Figure 7.4.  Same selection in QuickMask mode after feathering

Same selection in QuickMask mode after feathering

1.1.  Feathering

With the default settings, the basic selection tools, such as the Rectangle Select tool, create sharp selections. Pixels inside the dashed line are fully selected, and pixels outside completely unselected. You can verify this by toggling QuickMask: you see a clear rectangle with sharp edges, surrounded by uniform red. In the Tool Options, however, is a checkbox called “Feather edges”. If you enable this, the tool will instead create graduated selections. The feather radius, which you can adjust, determines the distance over which the transition occurs.

If you are following along, try this out with the Rectangle Select tool, and then toggle QuickMask. You will now see that the clear rectangle has a fuzzy edge.

Feathering is particularly useful when you are cutting and pasting, in helping the pasted object to blend smoothly and unobtrusively with its surroundings.

Actually, it is possible to feather a selection at any time, even if it was originally created as a sharp selection. You can do this from the image menu, by choosing SelectFeather. This brings up a dialog that allows you to set the feather radius. You can do the opposite--sharpen a graduated selection into an all-or-nothing selection--by choosing SelectSharpen.

[Note] Note

For technically oriented readers: feathering works by applying a Gaussian blur to the selection channel, with the specified blurring radius.

1.2.  Making a Selection Partially Transparent

You can set layer opacity, but you cannot do that directly for a selection. It is quite useful to make the image of a glass transparent. You can achieve this by using these methods:

  • For simple selections, use the Eraser tool with the wanted opacity.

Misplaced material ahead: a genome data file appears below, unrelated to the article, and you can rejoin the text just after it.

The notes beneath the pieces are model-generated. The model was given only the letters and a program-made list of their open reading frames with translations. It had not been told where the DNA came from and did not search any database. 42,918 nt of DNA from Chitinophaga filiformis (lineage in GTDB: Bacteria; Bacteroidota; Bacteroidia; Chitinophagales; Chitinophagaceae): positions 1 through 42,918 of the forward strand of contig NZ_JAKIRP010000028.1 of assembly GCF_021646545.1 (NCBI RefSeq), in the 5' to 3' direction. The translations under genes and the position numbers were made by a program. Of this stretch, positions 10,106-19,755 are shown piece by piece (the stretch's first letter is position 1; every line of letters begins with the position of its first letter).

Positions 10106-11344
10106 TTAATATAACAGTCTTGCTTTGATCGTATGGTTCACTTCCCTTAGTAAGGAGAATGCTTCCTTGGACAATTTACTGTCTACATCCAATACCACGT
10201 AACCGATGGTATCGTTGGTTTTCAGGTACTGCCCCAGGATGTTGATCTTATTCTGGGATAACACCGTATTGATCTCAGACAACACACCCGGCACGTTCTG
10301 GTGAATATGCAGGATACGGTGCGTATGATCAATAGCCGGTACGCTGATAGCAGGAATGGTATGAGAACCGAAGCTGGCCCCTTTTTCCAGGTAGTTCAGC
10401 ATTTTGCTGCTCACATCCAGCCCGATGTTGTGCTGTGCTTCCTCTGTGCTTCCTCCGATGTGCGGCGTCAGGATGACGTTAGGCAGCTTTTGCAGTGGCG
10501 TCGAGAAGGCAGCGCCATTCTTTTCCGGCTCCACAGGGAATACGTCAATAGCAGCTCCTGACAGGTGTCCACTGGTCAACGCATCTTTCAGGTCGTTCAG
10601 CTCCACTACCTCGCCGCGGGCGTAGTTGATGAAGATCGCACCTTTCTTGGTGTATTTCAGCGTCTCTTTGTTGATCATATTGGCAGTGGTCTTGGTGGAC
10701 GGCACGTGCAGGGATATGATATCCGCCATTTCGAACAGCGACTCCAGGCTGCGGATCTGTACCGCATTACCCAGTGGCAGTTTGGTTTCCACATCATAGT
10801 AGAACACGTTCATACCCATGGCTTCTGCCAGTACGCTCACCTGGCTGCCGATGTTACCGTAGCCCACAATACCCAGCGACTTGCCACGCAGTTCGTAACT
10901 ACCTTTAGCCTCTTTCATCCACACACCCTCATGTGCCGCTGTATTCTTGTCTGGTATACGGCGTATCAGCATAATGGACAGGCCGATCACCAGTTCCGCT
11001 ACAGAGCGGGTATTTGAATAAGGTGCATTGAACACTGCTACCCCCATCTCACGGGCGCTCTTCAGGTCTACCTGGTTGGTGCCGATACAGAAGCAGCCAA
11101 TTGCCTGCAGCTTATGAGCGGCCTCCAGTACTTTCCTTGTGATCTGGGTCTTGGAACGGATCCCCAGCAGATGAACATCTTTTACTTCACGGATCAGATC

• For complex selections: use the command SelectionFloating to create a floating selection. This creates a new layer called “Floating Selection”. Activate it and use the opacity slider to get the wanted opacity. Then anchor the selection: outside the selection, the mouse pointer comes with an anchor icon. When you click, the floating selection disappears from the Layer Dialog and the selection is at the right place and partially transparent (anchoring works this way only if a selection tool is activated : you can also use the command in the context menu that you get by right clicking on the selected layer in the layer dialog).

    And, if you use this function frequently: Ctrl-C to copy the selection, Ctrl-V to paste it, creating so a floating selection, adapt the opacity then make Layer/New Layer that pastes the floating selection into the new layer. You can also create a shortcut for the New Layer command to use keys only.

  • Another way: LayerMaskLayer mask to add a layer mask to the layer with the selection, initializing it with the selection. Then use a brush with the wanted opacity to paint the selection with black, i-e paint it with transparency. Then Layer/Mask/Apply Layer Mask. See Section 2.1.3, “ Layer masks.

  • If you want to make transparent the solid background of an image, add an Alpha channel and select the background by using the Magic Wand. Then, with the Color Picker tool, select the background color which becomes the foreground color in Toolbox. Use Fill tool with this color on the selection, in the “Color Erase” mode. This method erases pixels which have this color; other pixels are partially erased and their color is changed.

    The simplest method is the EditErase command, which gives complete transparency and doesn't allow to enjoy the Opacity setting of the Fill tool.